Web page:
You are trivializing our concerns.

But I do not see how the feeling in your posts and the responses I have read furthers your ultimate goal.

Forgive me for being blunt — but are you white, male, and a Baby Boomer? With a middle class perspective (if not a middle class salary)? Because if you are, that would definitely explain why you don’t see it. If you are none of those things, I apologize. But oddly enough, I have gotten virtually identical advice from a number of white male Baby Boomer acupuncturists with middle class perspectives, so you can see why I might wonder.

I have listened to a lot of acupuncturists who fit that description wax nostalgic about the sixties, bemoan the lost idealism of their generation, tell me they understand exactly where I’m coming from, explain that they used to have a vision just like mine (or they still do — they treat poor people once every other week for an hour or something!), and then instruct me about how I really need to be kinder, more compassionate, less confrontational, and more accommodating. To them, of course.  If I weren’t so tall, they’d probably pat me on the head. (Even without the pat on the head, though, you managed to insert a nifty bit of condescension, what with telling me not to take my anger into the treatment room. Nice touch.)

It sounds like you think we share a culture, and have the same reference points. We don’t.

I was born in 1968, but I’m not a child of the sixties in the way that white male Baby Boomers seem to think. My parents were too poor to be hippies or even liberals; they missed most of the political and social upheaval because, like lots of other working class people, they were too busy just surviving. No mind-expanding experiences, no free love, no idealism for them; no dropping out of college, because they weren’t there to begin with.  The primary way the sixties affected us:  my family provided cannon fodder for the Vietnam War. Not so conducive to nostalgia.

But even so, when you write about growing up in the sixties and my own observations of the outcomes of anger that seemed more important to vent rather than concern with results, I think, wait, what? That’s making a lot of people and their work disappear, a lot of justifiably angry, ultimately very effective people with a tremendous amount of hard-won results. There were hugely beneficial legislative and political outcomes from the anger of African Americans, immigrants, gay people, women, and labor leaders in the sixties.  Are you saying you would prefer a world without the gains of the civil rights movement? Whose sixties exactly are you talking about?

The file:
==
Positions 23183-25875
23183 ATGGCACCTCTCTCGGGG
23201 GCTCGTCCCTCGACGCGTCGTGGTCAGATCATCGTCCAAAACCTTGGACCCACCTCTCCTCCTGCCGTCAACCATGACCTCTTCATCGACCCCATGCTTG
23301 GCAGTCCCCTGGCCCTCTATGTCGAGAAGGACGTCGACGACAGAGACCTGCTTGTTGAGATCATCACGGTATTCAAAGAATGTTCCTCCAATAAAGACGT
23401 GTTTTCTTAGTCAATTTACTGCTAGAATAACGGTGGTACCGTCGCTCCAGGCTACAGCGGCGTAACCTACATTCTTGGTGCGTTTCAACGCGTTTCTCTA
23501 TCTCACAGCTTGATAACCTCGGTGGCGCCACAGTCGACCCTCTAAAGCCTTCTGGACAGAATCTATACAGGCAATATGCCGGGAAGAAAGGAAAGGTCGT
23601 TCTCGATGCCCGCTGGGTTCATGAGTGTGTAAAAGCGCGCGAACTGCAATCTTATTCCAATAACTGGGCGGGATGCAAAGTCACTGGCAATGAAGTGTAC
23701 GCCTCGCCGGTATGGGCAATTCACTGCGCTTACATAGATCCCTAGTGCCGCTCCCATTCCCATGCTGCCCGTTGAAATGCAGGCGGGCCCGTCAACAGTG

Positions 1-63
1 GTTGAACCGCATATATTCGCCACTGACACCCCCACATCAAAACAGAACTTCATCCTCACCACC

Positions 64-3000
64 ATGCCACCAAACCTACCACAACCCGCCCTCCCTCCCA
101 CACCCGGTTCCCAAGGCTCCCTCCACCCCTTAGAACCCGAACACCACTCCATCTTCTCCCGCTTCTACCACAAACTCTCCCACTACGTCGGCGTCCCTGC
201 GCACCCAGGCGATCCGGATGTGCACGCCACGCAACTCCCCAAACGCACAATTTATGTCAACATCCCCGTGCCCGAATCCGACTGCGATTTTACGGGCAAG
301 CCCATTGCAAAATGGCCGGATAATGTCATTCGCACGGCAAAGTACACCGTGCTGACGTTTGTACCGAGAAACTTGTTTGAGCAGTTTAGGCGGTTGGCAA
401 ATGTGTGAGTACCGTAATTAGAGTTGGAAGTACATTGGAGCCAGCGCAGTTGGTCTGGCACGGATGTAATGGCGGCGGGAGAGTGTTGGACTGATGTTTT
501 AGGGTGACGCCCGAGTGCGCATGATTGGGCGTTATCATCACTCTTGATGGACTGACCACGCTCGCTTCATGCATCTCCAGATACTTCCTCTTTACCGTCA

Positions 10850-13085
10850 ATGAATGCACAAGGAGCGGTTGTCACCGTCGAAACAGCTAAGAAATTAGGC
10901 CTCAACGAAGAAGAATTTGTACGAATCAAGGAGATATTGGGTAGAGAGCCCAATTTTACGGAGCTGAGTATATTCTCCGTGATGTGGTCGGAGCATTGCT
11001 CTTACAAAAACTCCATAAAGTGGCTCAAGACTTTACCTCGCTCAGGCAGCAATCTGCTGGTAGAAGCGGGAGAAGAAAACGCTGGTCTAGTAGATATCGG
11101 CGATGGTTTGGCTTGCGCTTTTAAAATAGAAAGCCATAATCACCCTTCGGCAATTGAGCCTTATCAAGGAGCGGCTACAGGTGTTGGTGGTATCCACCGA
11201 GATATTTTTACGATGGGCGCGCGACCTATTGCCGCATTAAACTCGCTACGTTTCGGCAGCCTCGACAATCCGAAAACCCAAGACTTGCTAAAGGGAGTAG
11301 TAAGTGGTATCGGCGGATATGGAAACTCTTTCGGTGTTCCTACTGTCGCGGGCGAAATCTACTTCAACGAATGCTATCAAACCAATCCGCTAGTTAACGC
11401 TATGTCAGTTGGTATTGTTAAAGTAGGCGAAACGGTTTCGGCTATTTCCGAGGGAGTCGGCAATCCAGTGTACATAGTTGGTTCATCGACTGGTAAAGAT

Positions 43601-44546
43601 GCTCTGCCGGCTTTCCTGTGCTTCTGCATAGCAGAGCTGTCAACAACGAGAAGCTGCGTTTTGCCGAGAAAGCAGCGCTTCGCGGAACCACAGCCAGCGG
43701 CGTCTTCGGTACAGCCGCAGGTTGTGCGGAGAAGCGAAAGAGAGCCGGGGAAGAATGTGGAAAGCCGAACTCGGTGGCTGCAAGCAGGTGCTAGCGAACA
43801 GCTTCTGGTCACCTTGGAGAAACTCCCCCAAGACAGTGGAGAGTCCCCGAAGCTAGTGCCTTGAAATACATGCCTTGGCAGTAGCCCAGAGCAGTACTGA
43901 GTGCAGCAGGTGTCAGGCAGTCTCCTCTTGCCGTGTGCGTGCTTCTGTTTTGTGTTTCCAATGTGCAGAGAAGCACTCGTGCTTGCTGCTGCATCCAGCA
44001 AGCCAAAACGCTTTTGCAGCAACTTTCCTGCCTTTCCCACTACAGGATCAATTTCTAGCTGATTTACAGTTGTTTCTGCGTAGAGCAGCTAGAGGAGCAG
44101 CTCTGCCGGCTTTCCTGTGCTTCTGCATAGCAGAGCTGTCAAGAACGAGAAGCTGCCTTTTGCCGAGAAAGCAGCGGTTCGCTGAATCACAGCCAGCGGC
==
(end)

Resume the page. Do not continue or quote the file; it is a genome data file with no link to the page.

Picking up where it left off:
And, this is really important, the community acupuncture movement is not the child of the white, middle class, liberal sixties, anymore than I am. If you think these are “similar energies” to the conflict between the AAAOM and the Alliance, you have no idea what we’re up to. We’re not idealists. We’re not liberals trying to do good in “underserved” communities; we are fighting for access to something we need in our OWN communities. You and your liberal contemporaries set up the acupuncture profession in such a way as to make that very difficult for us — not to mention that you keep doing it.  For us, and for other people: how about, if we’re going to talk about professional compassion, you tell me why L.Acs have undermined the NADA acudetox technicians for decades?

I don’t have any hopes of convincing you. I’m writing this mostly in an effort to clarify some things for the movement itself, and I guess in hopes of avoiding any further advice about what to feel and how to be from the people who created the problems that my friends and I are now trying to solve.



Any of the rest of you have anything to add?
Author: lisafer

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  1. Underwhelmed

    “Underserved” also sticks in my craw.  Euphemisms generally do.  I also wonder about the “overserved” and the whole yin & yang of that situation…health care crisis, anyone?

    I’m still searching for the etiology, but in the meantime here’s something; I particularly like ‘But “underserved” has come to be a standard placeholder for unspeakable (and thus unexamined) realities…’

  2. Yuck

    This guy is totally full of it. How could he care about the students that he is “educating” when he knows damn well that they are not making a living as acupuncturists?